Google Changes Schema Review Guidelines for Local Businesses

Mila Hose | Aug 30, 2016 12:06:00 PM

3 Min Read

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With reviews accounting for over 10 percent of overall ranking factors, review moderation is an important part of understanding your audience and driving online-to-offline attribution. Customers communicate with your brand through reviews, and their feedback allows you to address problems and create long-term brand advocates.   

With the recent release of Critic Reviews for local businesses, Google has also updated the guidelines for using schema markup reviews.  Most notably, only reviews that have been produced directly from a brand’s own site can now utilize review markup. In other words, brands will no longer be allowed to mark up reviews from third-party review sites.

The new list of guidelines is as follows: 

Snippets must not be written or provided by the business or content provider unless they are genuine, independent, and unpaid editorial reviews.

Reviews must allow for customers to express both positive and negative sentiments. They may not be vetted by the business or restricted by the content provider based on the positive/negative sentiment of the review before submission to Google.

Reviews cannot be template sentences built from data or automated metrics. For example, the following is not acceptable: “Based on X number of responses, on average people experienced X with this business.”

Reviews for multiple-location businesses such as retail chains or franchises can only be submitted for the specific business location for which they were written. In other words, reviews for multiple-location businesses cannot be syndicated or applied to all business locations of the same company.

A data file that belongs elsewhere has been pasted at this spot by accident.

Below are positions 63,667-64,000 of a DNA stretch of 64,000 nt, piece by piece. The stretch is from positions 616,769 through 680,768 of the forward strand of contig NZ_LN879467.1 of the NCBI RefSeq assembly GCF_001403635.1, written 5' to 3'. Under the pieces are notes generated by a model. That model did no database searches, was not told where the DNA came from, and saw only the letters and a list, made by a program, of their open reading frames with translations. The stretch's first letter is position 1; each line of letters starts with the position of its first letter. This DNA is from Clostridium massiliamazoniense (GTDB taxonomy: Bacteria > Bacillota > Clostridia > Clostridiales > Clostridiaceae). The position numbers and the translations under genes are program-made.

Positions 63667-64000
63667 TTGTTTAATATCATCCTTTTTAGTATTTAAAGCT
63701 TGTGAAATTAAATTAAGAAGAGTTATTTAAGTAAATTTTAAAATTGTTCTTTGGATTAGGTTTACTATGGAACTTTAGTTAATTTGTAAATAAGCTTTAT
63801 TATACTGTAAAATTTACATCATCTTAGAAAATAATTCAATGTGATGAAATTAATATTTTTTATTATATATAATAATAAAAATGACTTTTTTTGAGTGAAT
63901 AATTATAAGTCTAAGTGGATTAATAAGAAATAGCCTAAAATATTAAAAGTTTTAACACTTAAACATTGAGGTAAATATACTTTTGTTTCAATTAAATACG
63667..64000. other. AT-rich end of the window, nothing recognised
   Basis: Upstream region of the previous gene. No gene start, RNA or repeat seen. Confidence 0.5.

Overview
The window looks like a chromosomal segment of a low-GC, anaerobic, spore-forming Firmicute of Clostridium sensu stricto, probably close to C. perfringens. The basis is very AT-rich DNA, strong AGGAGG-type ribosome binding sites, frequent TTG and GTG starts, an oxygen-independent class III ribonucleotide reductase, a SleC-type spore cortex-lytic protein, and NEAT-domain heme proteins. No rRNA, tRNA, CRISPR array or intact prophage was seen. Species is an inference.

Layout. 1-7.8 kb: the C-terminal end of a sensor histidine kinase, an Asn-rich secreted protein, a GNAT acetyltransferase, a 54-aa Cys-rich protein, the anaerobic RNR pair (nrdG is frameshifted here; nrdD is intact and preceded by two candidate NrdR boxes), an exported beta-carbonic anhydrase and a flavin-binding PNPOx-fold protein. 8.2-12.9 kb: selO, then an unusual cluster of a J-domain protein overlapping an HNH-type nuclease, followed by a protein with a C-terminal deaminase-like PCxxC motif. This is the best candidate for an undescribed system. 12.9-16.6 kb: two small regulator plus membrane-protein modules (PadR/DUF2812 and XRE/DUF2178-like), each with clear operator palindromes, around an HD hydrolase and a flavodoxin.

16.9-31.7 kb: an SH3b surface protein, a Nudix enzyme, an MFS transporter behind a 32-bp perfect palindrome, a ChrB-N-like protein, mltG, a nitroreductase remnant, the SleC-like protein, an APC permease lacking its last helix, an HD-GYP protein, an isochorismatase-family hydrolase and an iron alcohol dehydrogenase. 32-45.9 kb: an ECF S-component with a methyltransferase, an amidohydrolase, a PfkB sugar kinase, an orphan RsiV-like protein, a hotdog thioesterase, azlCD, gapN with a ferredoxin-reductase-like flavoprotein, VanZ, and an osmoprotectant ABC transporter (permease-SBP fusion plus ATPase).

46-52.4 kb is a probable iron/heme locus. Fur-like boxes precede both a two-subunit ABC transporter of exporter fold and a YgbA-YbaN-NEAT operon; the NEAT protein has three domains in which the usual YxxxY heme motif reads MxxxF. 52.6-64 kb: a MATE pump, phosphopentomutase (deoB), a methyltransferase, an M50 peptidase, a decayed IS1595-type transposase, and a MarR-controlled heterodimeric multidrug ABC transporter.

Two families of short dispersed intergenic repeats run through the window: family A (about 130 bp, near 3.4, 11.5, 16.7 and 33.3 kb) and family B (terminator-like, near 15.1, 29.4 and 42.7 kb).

Aggregators or content providers must have no commercial agreements paid or otherwise with businesses to provide reviews.

Do not include reviews that are duplicate or similar reviews across many businesses or from different sources.

Only include reviews that have been directly produced by your site, not reviews from third- party sites or syndicated reviews.  

As Mike Blumenthal has pointed out, it may take several months for these changes to be strictly enforced by Google. However, as these new guidelines almost directly contradict the previous review markup guidelines, it is unclear how Google will proceed in penalizing brands who fail to adhere to the new set of rules.

Another important update to the reviews schema will force brands to give their customers the option to post both positive and negative reviews. While this may be a daunting reality to some, this update will better allow customers to engage with brands more authentically, giving brands the opportunity to accept constructive criticism publicly and win back customers who had a poor experience at a specific location.

Having a range of both positive and negative reviews helps build customer trust, as no one believes that a brand is perfect one hundred percent of the time. Prospects that see helpful resolutions and attentive responses to customer feedback are more likely to visit in person.

Yet, for brands with a majority of third-party reviews or suppressed negative reviews, the changing review markup could have a potentially damaging effect.  Brands should start working to implement a review moderation strategy and consider the ease of posting reviews on their location pages.

Learn how to form a review moderation strategy that encourages customers feedback and garners engagement with Brandify’s free whitepaper, The Engagement Stack. 

Download Whitepaper


Topics: Online Reviews

Mila Hose

Mila Hose

Content writer @ Brandify.

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